Quality to software is not as sugar is to coffee.
One does not simply add “two teaspoons” of quality at the end of development and suddenly have a sweet, high quality product. If testing is left for the end, it means there is only time for the checks that merely verify that the software works. Many times, Gantt diagrams show "testing" as a task to perform in the last two days, but what if someone were to find grave errors in that small window of time? Scott Barber says something about this, specifically related to performance tests, but it could be extrapolated to testing in general:
“Performing the tests at the end of a project is like asking for a blood test when the patient is already dead.”
Testing and coding should be considered two tasks of the same activity, and should start together. In fact, testing should begin even before anything else, so when the time comes to start coding, it’s already been decided how to go about testing. This is especially useful for preventing errors, not just looking for them.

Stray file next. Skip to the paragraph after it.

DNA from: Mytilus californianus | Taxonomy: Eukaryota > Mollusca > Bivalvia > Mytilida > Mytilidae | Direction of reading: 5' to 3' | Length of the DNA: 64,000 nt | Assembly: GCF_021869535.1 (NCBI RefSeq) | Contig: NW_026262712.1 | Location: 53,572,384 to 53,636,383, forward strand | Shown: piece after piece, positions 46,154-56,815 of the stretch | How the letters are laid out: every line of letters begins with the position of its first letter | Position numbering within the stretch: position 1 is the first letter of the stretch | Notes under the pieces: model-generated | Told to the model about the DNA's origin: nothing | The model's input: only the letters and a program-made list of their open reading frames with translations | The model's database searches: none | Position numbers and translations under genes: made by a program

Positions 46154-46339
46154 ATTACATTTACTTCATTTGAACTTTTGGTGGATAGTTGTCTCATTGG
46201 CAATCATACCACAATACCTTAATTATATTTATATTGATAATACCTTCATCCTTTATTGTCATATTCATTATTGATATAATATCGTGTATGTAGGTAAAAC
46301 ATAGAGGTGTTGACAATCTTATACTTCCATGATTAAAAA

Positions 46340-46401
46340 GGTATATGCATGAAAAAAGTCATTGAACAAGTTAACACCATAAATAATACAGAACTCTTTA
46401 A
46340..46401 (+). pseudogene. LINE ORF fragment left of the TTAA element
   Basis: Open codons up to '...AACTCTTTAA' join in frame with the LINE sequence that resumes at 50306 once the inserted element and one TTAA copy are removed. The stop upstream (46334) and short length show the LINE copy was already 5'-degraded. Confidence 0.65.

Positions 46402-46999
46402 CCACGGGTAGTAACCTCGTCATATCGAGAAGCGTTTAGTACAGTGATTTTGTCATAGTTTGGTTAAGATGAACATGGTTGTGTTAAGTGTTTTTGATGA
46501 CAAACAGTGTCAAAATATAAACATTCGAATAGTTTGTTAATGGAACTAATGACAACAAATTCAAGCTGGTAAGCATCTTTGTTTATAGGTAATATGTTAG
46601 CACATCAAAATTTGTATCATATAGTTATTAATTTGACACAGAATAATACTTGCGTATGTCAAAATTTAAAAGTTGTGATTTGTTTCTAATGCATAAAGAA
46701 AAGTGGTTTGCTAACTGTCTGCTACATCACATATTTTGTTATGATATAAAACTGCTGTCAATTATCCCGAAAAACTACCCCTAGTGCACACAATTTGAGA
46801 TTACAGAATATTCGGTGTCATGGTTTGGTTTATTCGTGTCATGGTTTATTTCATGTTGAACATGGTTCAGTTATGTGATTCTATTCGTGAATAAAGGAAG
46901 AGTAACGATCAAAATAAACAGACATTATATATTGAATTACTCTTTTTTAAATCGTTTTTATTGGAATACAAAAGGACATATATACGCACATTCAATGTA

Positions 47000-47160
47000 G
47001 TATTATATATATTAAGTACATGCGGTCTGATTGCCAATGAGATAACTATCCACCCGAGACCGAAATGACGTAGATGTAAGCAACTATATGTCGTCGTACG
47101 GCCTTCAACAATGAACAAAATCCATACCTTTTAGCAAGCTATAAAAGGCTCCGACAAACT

Speaking of test management, it’s closely related to project management because testing is highly connected to several areas, therefore everything must be planned together in a well-coordinated manner.
Some typical questions to ask to know if a team is managing testing proactively (or if at all) could be:
The list of issues related to risk management and a team’s knowledge of the product quality could go on and on.
In continuous testing, testing activities must be considered from the first day of the project and thereafter. Testing shouldn’t be regarded as something done in case there’s spare time, or in isolation. It should be planned and executed deliberately, in order to meet business objectives.
Everything teams need to know to shift-left testing and reach the level of maturity in their quality engineering processes to enable CI/CD.